"There is always a philosophy for lack of courage."—Albert Camus

Wednesday, October 12, 2005

Miered in the Slough of Despond

Hunter is sounding like a man who can't take much more of this. He's obviously not looking at the nomination through the lens of self-interest. This Miers kerfuffle is the biggest gift to hit the right-wing blogosphere since Rathergate. It's such a complete and utter disaster, there's really nothing to do but try to get some laughs and traffic out of it.

Miers is a homonym of mires.
Mire is a synonym of swamp.
Other synonyms of swamp are:
bog.
quagmire,
morass,
or
(my favorite)
dismal.
The Miers nomination is a dismal morass. QED.

If you were looking for something that was actually clever and funny, you should visit Dylan over at Still Angry, where George and Harriet are given the Mark Antony treatment and a chorus of bloggers including Bainbridge, Patterico, and Feddie from Southern Appeal play supporting roles. It is the funniest thing I've read in days, and when Dylan declaims

I come not, friends, to steal away your hearts: I am no orator, as Bush is.

my coffee went four different directions. Dylan tops himself in his own comments box, however, when he explains

I'm a Texas A&M grad with a University of Houston J.D., so I know an underqualified Texas legal hack when I see one.

Priceless.

5 comments:

Hunter Baker said...

Then Dylan and I have something in common. I'm a UH JD, too, although I hasten to add a magna cum laude UH JD. My degree was my ticket out of the corporate world into public policy. My peers spent their summers at Locke Liddell (Harriet's firm), while I went to The Rutherford Institute and Prison Fellowship for far less moolah.

Karl Spence said...

Conservatives have every right to be disappointed in the nomination of Harriet Miers, not least because it (again) ducks an open fight with Senate Democrats over judicial activism. But there’s another way — a better way — to engage liberals in that debate. It’s described at www.fairamendment.us.

A Fair Construction Amendment is an idea whose time hasn't just come -- it's long overdue. It first occurred to me as I was reading Raoul Berger’s Government By Judiciary, more than 20 years ago. I thought: Instead of arguing with liberals about Berger’s thesis, why not establish it as law, whether liberals like it or not? A friend whose opinions I respect doubts the amendment would work, since liberal Supreme Court justices would set out to subvert it, just as they’ve done with the rest of the Constitution. But if so, they’d have to do it in full sight of a people who had been alerted to the issue by the very process of the amendment’s adoption and ratification. And in that fight, the Left’s favorite weapon — “borking” judicial nominees — would be of no use. I for one would love to watch our liberal senators, activists and law professors explain to the public how Washington, Jefferson, Hamilton, Madison, Marshall, Story, Teddy Roosevelt and Cardozo are all “out of the mainstream.”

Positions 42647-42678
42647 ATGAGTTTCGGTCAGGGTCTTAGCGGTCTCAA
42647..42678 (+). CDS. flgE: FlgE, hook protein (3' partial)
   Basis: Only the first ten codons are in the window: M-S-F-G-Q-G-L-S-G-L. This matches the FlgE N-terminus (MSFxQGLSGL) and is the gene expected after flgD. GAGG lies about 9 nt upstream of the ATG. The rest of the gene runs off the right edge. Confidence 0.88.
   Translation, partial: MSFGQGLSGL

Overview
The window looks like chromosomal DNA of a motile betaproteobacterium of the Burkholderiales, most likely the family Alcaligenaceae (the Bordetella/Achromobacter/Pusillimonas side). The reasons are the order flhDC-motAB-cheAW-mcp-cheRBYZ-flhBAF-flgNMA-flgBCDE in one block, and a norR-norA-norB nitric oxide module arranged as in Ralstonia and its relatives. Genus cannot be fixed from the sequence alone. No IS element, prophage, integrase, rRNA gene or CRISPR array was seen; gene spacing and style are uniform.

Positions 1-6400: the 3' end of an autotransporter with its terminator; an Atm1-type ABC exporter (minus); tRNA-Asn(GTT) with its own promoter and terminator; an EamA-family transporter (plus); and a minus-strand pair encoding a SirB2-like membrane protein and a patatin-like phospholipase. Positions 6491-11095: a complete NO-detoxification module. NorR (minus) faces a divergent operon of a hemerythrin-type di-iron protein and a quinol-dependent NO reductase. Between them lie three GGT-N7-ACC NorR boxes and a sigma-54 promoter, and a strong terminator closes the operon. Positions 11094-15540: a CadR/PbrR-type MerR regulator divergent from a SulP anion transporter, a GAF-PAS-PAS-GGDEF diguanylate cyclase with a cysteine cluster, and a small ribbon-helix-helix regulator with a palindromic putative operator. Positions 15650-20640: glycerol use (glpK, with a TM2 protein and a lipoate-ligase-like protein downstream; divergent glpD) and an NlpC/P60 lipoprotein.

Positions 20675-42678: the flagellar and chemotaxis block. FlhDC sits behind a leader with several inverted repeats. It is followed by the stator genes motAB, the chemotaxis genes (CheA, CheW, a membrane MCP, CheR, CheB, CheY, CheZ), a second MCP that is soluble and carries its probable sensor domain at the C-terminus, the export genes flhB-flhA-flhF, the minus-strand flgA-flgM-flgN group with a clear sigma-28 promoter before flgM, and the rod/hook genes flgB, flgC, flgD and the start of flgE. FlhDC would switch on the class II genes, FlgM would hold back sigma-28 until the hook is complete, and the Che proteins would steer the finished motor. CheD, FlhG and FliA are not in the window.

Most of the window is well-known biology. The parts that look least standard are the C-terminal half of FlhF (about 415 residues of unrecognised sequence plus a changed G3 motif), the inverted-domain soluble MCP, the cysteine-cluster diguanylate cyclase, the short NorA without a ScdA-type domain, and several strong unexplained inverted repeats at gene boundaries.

Tlaloc said...

"I for one would love to watch our liberal senators, activists and law professors explain to the public how Washington, Jefferson, Hamilton, Madison, Marshall, Story, Teddy Roosevelt and Cardozo are all “out of the mainstream.” "

You really think pointing out that Washington (for example) as a slave owning guy from the 1700s is not mainstream for 21st century America would be hard?

I have a lovely bridge to sell you...

Tom Van Dyke said...

Ouch, Kathy. That dazzling and disarming wordsmanship put me en garde that I'd stumbled unto something by Homnick, whoms work I ad-Miers.

By the time I sussed out where your punto reverso was coming from, I'd already been pierced through the heart.

James Elliott said...

whoms work I ad-Miers.

Tom, you must be killed for the good of humanity. Don't take it personally.